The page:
When Danielle* walked into the clinic where Laura Scott, MD, was a resident, it was the fourth time she had tried and failed to diagnose the rash on her hairline. None of the other dermatologists she’d seen could determine what was going on, but after asking a few pointed questions, Dr. Scott quickly identified the issue: tinted edge-control gel. “Everyone was blaming her wig, but she just wanted to hook up her edges with her wig. It was a mystery because no one understood the product she used,” says Dr. Scott. What led Dr. Scott to the right diagnosis? Well, for one, Dr. Scott knows what edge-control gel is. In this case, she was the first dermatologist to ask more about a product that many Black women keep stocked in their hair kits.
Stories like these are common for Dr. Scott, one of the few Black female dermatologists in a field dominated by white doctors. Recent data shows that only three percent of dermatologists are Black, which is especially low considering that African-American people make up about 13.4% of the American population. In fact, Black physicians only comprise six percent of the entire medical profession, and of all the specialties, dermatology is one of the least diverse. As a result, among the many health disparities that Black women face — like being more likely to die in childbirth and less likely to be given medicine for pain management — there are also gaps in care in dermatology, where the five-year survival rate for a Black patient diagnosed with melanoma, a common form of skin cancer, is only 65%, versus 90% for white patients.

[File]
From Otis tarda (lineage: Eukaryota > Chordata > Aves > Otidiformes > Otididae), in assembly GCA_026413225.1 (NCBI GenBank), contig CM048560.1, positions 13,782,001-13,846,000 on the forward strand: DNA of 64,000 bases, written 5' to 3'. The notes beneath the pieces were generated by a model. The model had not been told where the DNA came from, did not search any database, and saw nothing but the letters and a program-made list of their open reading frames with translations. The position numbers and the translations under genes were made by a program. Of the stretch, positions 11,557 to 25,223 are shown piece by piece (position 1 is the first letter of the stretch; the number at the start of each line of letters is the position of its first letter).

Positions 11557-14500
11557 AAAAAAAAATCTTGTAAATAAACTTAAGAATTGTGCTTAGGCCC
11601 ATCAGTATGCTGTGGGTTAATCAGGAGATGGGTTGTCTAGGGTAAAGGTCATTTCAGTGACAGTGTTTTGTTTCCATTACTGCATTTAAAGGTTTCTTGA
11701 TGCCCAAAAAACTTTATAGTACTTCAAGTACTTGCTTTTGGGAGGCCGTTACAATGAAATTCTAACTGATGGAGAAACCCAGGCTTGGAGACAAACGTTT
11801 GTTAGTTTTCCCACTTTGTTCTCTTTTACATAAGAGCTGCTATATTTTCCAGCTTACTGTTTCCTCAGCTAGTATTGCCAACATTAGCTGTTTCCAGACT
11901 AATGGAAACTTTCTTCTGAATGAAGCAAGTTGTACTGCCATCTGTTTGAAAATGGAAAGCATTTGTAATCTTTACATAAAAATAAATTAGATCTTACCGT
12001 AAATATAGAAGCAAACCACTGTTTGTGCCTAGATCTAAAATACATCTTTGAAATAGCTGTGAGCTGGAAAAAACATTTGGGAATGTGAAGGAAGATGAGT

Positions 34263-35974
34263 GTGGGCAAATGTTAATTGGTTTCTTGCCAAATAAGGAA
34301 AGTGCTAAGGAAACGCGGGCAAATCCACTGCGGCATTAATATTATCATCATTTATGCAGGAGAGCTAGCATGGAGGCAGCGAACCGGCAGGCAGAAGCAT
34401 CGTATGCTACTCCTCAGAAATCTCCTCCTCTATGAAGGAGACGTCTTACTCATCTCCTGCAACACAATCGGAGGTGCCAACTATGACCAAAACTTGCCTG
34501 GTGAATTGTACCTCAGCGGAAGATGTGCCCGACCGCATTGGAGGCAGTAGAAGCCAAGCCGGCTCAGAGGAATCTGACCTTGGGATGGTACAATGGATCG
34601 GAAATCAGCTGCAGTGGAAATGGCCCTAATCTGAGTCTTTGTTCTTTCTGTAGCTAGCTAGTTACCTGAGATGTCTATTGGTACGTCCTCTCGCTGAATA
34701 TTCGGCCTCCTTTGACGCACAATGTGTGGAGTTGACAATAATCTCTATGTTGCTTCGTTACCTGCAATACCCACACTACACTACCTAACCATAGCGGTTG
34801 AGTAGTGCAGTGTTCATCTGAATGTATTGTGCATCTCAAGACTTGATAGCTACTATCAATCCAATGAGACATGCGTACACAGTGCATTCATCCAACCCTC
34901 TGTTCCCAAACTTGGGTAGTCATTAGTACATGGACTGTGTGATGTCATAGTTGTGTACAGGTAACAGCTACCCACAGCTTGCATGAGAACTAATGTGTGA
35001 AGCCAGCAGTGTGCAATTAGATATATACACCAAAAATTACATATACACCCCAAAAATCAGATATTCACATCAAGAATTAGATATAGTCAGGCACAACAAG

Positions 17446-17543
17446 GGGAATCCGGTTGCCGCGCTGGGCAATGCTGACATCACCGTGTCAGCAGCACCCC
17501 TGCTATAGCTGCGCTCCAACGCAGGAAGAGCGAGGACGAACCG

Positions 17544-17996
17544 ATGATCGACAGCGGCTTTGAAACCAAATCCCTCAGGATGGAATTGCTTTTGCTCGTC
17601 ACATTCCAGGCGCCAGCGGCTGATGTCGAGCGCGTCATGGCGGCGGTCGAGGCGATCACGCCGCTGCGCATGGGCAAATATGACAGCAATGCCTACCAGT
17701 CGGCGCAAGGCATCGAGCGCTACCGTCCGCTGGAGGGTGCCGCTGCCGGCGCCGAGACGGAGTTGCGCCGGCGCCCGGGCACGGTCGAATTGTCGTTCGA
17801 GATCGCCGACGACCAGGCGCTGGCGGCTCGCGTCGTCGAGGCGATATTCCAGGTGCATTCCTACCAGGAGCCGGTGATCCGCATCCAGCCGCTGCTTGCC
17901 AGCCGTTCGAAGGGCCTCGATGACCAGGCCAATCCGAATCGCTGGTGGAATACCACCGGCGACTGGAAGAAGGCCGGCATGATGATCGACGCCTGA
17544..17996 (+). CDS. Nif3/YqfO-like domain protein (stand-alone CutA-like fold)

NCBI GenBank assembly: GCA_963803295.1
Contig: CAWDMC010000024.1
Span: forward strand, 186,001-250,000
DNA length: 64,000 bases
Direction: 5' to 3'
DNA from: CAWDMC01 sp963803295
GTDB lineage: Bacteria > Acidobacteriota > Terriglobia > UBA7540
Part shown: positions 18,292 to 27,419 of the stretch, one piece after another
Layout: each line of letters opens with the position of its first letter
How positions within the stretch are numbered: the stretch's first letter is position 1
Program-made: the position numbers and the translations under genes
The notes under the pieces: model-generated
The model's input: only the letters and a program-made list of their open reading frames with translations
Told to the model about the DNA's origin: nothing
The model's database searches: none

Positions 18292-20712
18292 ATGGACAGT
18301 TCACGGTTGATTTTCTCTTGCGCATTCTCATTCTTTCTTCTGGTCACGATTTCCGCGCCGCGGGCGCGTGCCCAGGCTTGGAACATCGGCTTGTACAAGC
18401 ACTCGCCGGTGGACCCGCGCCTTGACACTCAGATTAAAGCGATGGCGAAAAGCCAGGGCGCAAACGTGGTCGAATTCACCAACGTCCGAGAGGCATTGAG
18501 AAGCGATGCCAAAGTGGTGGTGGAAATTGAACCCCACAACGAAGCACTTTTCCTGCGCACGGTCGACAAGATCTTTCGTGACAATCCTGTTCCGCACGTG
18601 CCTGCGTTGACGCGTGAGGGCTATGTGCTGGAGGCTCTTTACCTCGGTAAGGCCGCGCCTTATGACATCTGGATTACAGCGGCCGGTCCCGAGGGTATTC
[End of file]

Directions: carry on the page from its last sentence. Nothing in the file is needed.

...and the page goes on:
In order to better serve Black patients — a subset of the population that will grow to 15% by 2060 — there is a need to increase the number of Black dermatologists overall, which requires taking down some of the barriers to entry for the field. “On a daily basis, I hear from my patients that they found me because they were looking for a Black dermatologist,” says Andrew Alexis, MD, MPH, director of the Skin of Color Center at Mount Sinai hospital in NYC, who notes that there’s a comfort level when you see a doctor that looks like you. “Patients are demanding a physician that has the cultural awareness and can empathize with their condition.” More importantly, regardless of race, dermatologists must educate themselves on the proper ways to treat brown skin and the cultural practices that affect the way we approach beauty, all while recognizing the deeply-rooted biases that make Black women feel overlooked.